- Transplant into a pot or outside after the last frost.
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- Space your plants 30 cm apart.

How to care for Dwarf Zinnia Thumberlina plants: r n

- Water reasonably. r n

- Cut the faded flowers as you go. r n


- Sowing can be done in the ground after the last frost.
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- Protect your seedlings from slugs and snails.
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Dwarf Zinnia with single and semi-double flowers.

Long and profuse flowering colorful blend.

To be sown without moderation.

Month Jan Feb Mar Apr May Jul Jul Aug Sep Oct Nov Dec
Sowing period
Planting period
Flowering period
Harvest period

Seedlings of Zinnia Dwarf Thumberlina

Tips for sowing and planting the dwarf Zinnia Thumberlina variety

How to Sow your Dwarf Zinnia Thumberlina seeds:

- Sow generally from March until May, under shelter at 18 ° C / 20 ° C in fine potting soil.

- In a box, lightly tamp the soil then moisten it.

- Sow your seeds (clear sowing to facilitate transplanting) then cover them with 2 or 3 mm of potting soil

- Tamp lightly, spray so as not to disperse the seeds.

- Transplant in a pot or outside after the last frosts.

- Space your plants 30 cm apart.

How to maintain dwarf Zinnia Thumberlina plants :

- Cut the wilted flowers as you go.

- Sowing can be done in the ground after the last frosts.

- Protect your young plants from slugs and snails.

Lilac blooms in the summer season. It is a hardy and hardy flower. It tolerates the cold, but prefers exposure to the sun. You should also know that lilac does not grow in the first year. So, you have to wait until the second year to get beautiful flowers. Choose the simplest variety for an exquisite scent!

Credit: RitaE / Pixabay

Maintaining your kitchen gardens

Maintaining your vegetable patches is essential if you want to maintain a good yield from one year to the next, or simply succeed in growing your plants and vegetables.


Watering should be well dosed. Watch the weather forecast, if it rains you won't need to add water to your vegetable patch. Check your land regularly. If it is dry on the surface, you can water to moisten it. Never let it dry completely either. Again, there is no hard and fast rule, it’s your sense of observation that will make the difference.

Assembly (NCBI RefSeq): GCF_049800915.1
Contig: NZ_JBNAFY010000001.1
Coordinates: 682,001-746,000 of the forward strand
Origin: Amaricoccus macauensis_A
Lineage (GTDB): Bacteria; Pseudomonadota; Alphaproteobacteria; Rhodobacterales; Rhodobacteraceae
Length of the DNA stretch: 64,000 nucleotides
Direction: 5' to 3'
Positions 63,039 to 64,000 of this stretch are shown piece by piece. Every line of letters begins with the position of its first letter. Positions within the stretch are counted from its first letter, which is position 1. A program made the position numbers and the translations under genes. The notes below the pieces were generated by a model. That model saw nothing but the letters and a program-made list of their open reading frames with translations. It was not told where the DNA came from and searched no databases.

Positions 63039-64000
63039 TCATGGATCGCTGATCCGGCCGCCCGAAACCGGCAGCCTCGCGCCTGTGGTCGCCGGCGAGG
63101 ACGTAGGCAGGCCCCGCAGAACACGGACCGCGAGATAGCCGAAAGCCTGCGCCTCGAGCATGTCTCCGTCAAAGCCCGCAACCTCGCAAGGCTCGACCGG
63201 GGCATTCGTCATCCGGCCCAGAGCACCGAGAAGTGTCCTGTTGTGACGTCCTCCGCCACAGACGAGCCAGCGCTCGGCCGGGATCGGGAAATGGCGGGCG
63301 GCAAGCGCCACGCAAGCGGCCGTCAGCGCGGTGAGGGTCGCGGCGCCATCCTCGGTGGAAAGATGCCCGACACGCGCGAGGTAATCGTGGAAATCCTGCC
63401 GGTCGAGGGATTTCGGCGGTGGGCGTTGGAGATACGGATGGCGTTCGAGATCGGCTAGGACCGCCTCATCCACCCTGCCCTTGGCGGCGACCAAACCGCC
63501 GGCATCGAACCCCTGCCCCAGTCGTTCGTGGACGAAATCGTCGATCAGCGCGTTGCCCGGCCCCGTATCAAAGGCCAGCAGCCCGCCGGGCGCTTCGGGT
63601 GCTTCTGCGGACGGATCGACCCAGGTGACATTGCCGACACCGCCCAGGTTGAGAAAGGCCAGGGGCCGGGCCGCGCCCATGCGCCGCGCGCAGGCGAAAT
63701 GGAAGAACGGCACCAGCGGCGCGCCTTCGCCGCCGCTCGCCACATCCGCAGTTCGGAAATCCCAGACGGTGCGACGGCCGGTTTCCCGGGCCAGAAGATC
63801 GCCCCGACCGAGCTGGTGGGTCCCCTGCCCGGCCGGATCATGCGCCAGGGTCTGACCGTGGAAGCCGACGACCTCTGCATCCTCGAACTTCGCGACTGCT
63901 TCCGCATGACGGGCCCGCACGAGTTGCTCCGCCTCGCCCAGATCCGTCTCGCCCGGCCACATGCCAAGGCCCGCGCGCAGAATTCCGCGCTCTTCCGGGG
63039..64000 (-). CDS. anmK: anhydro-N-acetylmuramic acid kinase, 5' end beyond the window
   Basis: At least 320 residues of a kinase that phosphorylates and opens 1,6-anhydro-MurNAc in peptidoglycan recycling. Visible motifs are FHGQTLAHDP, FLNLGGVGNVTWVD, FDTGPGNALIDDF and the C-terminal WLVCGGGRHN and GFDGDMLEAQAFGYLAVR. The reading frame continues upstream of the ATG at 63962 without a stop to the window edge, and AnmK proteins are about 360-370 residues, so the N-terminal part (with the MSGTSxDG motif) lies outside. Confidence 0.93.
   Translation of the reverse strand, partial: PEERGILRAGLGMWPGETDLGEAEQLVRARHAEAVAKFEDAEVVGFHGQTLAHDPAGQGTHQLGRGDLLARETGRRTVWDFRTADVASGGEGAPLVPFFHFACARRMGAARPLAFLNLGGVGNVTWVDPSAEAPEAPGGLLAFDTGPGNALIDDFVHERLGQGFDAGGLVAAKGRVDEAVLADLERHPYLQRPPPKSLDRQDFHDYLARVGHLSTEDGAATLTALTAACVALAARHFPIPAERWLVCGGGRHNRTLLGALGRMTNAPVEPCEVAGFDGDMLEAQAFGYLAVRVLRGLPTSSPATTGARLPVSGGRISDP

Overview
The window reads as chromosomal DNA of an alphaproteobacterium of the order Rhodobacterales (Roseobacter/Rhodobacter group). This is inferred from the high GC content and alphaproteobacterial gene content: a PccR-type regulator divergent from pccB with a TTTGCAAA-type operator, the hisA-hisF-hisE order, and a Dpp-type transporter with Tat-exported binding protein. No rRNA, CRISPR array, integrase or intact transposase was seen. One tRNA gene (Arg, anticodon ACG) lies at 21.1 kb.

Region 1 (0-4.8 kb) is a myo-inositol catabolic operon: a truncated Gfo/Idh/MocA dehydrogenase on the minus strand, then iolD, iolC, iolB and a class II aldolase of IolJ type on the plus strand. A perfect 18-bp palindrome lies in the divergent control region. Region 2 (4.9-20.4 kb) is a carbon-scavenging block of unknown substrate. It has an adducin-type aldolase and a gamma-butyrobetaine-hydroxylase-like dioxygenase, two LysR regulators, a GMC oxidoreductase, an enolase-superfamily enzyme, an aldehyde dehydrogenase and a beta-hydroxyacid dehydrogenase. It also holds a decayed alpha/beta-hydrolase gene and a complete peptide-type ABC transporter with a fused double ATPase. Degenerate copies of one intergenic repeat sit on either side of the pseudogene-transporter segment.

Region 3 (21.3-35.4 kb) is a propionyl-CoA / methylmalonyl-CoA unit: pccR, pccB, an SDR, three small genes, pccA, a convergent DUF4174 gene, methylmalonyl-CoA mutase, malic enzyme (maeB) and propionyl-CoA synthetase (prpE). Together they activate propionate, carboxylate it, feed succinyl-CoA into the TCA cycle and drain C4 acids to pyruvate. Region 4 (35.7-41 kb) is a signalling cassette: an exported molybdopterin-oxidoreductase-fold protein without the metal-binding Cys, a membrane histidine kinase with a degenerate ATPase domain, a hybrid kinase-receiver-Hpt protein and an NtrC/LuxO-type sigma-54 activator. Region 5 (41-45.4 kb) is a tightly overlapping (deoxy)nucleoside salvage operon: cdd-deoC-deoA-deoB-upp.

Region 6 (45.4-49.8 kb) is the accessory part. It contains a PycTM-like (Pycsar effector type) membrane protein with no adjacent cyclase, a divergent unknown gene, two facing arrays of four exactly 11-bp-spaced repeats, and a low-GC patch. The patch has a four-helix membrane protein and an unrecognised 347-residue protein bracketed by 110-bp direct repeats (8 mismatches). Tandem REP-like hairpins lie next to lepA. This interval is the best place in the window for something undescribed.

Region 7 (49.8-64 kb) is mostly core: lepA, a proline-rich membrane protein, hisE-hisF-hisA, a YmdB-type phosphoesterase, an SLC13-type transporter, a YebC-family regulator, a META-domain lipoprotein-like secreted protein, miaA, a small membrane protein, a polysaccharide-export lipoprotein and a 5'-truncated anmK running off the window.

Finally, avoid wetting the leaves as much as possible of your plants when watering. Indeed, the water that stagnates on the leaves can promote the development of certain diseases such as late blight on tomatoes, for example.

Also think about regularly clean the glass Ideally, keep a reserve or a water point near your vegetable garden, and if possible collect rainwater, which is better for plants than tap water.

Protect your plants from insects

Some insects can be harmful to your plants, especially if they proliferate too much. To keep them away, we strongly advise you to avoid any industrial chemical insecticide, for obvious reasons of toxicity for the fauna, the flora, and you!

Rest assured, there are many plants that naturally repel insects. You can plant a few between your vegetable garden plants, they will grow together without any problem. Here are some examples of insect repellent plants, some of which are well known:

  • Tansy
  • Lemongrass
  • The Basilic
  • The fragrant pelargonium
  • Petunia
  • Lavender
  • Nasturtium
  • Rosemary
  • Lemon balm
  • Absinthe
  • Mint (beware, mint is an invasive plant!)
  • Lemon verbena
  • Etc.

Generally speaking, insects do not like plants with a strong odor, which is why in the above list there are a lot of aromatic plants. The simple fact of plant basil or rosemary will suffice to protect your vegetable garden from pests, while providing you with fresh herbs to season your dishes.

There are also solutions for certain species that are harmful to the soil. In principle, with a vegetable patch you will not have this problem. However, remember that the coffee grounds and crushed eggshells, arranged at the end of the mulch on your vegetable garden, will prevent these crawling animals from coming to eat your salads!